Fed Board Governor: Inequality May Hurt Growth (Ya Think?)

Posted by Bob Lord

Imagine that? Huff Po reports that a Fed Board Governor, Sarah Bloom Raskin, has "raised the possibility that rising inequality may restrain economic growth for several years."

I suppose we should be encouraged that someone in a position of modest power is starting to see inequality as a negative. But at the same time, it's stunning how cautious and late to the party she is, and she's supposedly a step ahead of her fellow Fed Board Governors.

Did it really take her this long to start worrying that if wealth and income flow out of the hands of people who buy stuff and into the hands of those who chase speculative investments, the economy might suffer?

“In my view, the large and increasing amount of inequality in income and wealth, which has been an ongoing development for decades, may have exacerbated the crisis,” Fed governor Sarah Bloom Raskin said Thursday in a speech delivered in Washington. “More research is required to determine whether it may also pose a significant headwind to the recovery from the crisis for years to come.”

More research is required? No, Sarah, it really isn't. Call Joseph Stiglitz. He'll tell you all you need to know.

But we have to keep telling ourselves: "This is a good development." Heck, in another decade or so, they might even conclude we perhaps ought to do something about inequality.

0 responses to “Fed Board Governor: Inequality May Hurt Growth (Ya Think?)

  1. Inequality has grown every year for the last five years. Higher tax rates don’t reduce inequality, they increase it by reducing the jobs necessary for poor people to escape their situation. Let’s talk about research: Cristine Romer, former President of Obama’s Council of Economic Advisors, does an intensive 40+ year review of taxation at the federal level and concludes that a 1% change in taxation causes a 3.5% reduction in economic output.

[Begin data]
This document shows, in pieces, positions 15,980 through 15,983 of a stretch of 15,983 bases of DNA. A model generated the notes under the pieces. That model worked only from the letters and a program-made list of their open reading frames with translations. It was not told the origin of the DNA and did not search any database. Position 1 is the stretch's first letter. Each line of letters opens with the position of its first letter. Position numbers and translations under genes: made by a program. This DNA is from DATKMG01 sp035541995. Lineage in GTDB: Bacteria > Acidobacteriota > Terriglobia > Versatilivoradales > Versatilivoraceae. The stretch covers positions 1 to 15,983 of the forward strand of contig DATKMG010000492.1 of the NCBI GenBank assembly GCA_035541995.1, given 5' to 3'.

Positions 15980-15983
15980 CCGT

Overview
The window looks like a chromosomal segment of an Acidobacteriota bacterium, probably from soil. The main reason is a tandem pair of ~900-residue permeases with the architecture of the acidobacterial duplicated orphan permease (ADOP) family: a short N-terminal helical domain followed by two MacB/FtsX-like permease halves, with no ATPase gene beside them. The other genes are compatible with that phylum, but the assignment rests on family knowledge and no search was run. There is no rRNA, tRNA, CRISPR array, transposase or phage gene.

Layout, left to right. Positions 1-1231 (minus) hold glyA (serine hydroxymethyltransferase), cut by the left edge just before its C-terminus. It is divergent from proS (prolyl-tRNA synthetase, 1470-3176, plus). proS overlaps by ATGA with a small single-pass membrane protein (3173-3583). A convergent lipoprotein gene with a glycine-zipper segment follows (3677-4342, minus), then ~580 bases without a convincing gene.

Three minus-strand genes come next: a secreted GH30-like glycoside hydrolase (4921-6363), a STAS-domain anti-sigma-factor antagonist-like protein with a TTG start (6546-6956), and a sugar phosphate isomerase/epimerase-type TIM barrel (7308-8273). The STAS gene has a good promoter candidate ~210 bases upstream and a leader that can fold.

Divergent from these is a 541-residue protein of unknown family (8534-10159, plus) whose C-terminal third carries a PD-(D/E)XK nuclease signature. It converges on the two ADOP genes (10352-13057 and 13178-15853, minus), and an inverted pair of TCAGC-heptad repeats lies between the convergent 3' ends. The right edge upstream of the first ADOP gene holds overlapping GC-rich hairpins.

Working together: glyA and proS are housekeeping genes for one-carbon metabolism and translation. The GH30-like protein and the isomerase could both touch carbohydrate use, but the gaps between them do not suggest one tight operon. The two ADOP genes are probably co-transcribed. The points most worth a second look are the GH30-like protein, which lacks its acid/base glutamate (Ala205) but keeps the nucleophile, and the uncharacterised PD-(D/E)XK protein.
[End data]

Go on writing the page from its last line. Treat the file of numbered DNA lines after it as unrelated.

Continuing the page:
So, Obama’s trillion dollar tax increase can be expected to eliminate the 3.5 trillion in the economic activity needed for the poor.

    Martin Feldstein, one of the top rated economists in the world, duplicates Romer’s research by studying federal treasury data on income tax returns. Edward Prescott, Nobel Prize winner for business cycle theory, shows a direct linear relationship between marginal taxation and job creation for the last 30 years. Richard Rogerson, another top ranked economist, fills out Prescott’s research by showing that welfare also has large impacts separate and apart from taxation. Increased spending on welfare leads directly to lower job growth.

    Filling out one more piece to the puzzle, Lee Ohanian, another world ranked economist, shows that 25% of the job loss during the great depression was due to regulation.

    Filling out another piece to the puzzle is a supporter of higher taxation on job creators: Austen Goolsbee. Goolsbee purports to show that higher taxes on the rich gain at least 60% of what you would expect them to bring in (although he doesn’t translate that 40% loss into economic activity and job loss). However, look closely at his research, he assumes that the trend of economic growth is manna from heaven, a given.

    Obama has proven that if you increase taxes, make welfare very comfortable, and stifle businesses with regulation, you can interrupt stop the trend and that is what has happened. Not an additional hour of work created in 5 years. A huge increase in our welfare population. Declining SAT scores. And, no tax revenue, means no money for teachers.

    How is this good for anybody?

  2. JHannley2@msn.com

    Well done. At times it is breathtaking to observe others so oblivious to the 800 lb. gorrilla in the room. By the time the Fed. actually agrees to study it the oligarchy might consist of only a fee hundred lording over the hundreds of millions of American serfs.